Both documentaries were fascinating. It was interesting to learn how the big search engines like Yahoo! and Google or sites like Digg and Napster were created--all by very young college students. The thought that was in the back of my head all the way through both documentaries was that what John Heilemann was describing was happening while I was a university student myself (1995-2001). While I was getting frustrated with (at that time) highly acclaimed Altavista, and agonized over the price of music on CDs, my contemporaries, like Shawn Fanning, Sergey Brin, and Larry Page were turning my frustrations into their inventions.
I never gave much thought to what the Internet means and how it has been rapidly changing our lives and the ways we communicate and also do things. Think of shopping--we have a choice of whether we want the instant gratification of walking into a store and buying what we want. Or whether we (at any time of day or night) want to place an order with a few clicks, and have the item delivered to us a few days later. Think of listening to music--one does not need to own a CD player or a similar device any more. You don't even need to use a computer to listen to music, watch a movie, or send an email... When I need to get in touch with my family that lives over 6,000 miles away, I have so many choices: email, Facebook, instant messaging, or Skype just to name a few. We can share pictures through sites like Picasa, Flickr, or Rajce (Czech picture sharing service called "tomato" in English). However, only some 20 "short" years ago, I could choose between a phone call, that would cost a fortune, or "snail mail", that could take three weeks!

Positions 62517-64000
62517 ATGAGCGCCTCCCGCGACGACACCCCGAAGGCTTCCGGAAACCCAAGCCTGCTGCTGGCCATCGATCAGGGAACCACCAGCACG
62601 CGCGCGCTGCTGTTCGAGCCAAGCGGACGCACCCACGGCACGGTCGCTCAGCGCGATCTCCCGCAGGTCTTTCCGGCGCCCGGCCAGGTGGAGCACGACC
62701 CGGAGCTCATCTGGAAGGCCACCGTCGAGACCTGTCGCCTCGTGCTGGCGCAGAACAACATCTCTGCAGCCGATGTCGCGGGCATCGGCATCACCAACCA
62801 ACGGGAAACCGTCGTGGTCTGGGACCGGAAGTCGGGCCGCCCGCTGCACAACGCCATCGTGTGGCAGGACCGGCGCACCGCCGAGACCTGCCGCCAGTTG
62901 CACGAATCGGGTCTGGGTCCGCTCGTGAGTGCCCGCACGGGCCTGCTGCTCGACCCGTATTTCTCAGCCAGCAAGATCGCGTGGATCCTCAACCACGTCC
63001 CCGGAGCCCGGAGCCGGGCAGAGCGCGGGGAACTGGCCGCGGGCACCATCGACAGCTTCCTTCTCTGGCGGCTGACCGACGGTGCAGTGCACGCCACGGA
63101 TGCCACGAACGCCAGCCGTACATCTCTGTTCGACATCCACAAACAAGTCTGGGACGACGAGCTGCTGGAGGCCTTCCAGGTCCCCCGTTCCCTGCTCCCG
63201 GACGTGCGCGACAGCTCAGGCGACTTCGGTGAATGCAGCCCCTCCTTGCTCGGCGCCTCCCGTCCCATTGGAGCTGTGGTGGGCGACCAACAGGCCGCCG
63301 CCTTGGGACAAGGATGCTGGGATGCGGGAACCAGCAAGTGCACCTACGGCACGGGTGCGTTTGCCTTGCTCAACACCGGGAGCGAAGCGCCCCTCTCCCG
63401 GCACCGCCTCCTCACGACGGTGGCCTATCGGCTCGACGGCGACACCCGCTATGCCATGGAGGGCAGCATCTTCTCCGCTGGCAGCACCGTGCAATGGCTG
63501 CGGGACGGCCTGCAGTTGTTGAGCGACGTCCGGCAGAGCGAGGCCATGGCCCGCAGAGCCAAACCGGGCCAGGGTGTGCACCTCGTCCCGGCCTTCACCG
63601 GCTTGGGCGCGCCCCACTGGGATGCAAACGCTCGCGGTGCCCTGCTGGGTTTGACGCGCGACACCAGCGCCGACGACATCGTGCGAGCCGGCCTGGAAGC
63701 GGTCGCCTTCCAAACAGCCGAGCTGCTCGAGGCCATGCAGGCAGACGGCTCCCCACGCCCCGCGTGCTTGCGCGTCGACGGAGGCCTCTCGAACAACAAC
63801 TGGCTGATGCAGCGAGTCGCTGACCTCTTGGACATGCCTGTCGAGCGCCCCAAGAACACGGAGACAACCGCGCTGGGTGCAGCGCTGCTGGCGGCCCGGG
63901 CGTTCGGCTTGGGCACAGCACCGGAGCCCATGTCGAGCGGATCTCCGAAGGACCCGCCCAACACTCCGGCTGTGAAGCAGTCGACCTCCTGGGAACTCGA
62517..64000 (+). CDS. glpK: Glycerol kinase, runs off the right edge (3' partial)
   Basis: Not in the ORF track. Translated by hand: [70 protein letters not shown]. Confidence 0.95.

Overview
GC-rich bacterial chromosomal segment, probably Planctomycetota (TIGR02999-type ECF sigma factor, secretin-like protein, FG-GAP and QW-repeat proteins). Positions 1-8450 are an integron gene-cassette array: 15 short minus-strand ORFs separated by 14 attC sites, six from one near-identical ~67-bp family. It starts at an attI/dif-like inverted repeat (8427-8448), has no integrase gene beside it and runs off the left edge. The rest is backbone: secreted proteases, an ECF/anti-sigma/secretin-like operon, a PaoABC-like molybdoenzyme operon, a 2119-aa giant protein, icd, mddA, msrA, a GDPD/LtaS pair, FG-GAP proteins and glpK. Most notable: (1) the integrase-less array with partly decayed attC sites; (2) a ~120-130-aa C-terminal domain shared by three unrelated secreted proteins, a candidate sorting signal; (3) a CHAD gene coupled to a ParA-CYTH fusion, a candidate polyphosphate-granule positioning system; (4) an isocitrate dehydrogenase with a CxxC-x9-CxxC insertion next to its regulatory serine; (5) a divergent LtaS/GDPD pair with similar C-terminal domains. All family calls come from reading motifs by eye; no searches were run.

I consider the most powerful thoughts from the documentaries to be "communication" and "engagement". The idea of our ultimate desire to communicate and contribute to communication (rather than just be a passive receiver) seemed so true and fascinating.
I also noticed that there was a relevant concept that the documentary missed (or intentionally avoided?). As a result, it was captivating to watch, but for me, ended up being somewhat one-dimensional. Both documentaries were a celebration of what a handful of smart, young (and let’s admit it) privileged college students achieved and how it changed and freed communication over a short period of time. What seemed omitted was the digital divide that was created. Yes, their ingenuity freed communication, but for who? Only for those privileged who have the resources to buy the equipment, gadgets, and Internet service necessary to enjoy this freedom. Even in the United States, there are still a lot of people whose access to the "communication freedom" is very limited.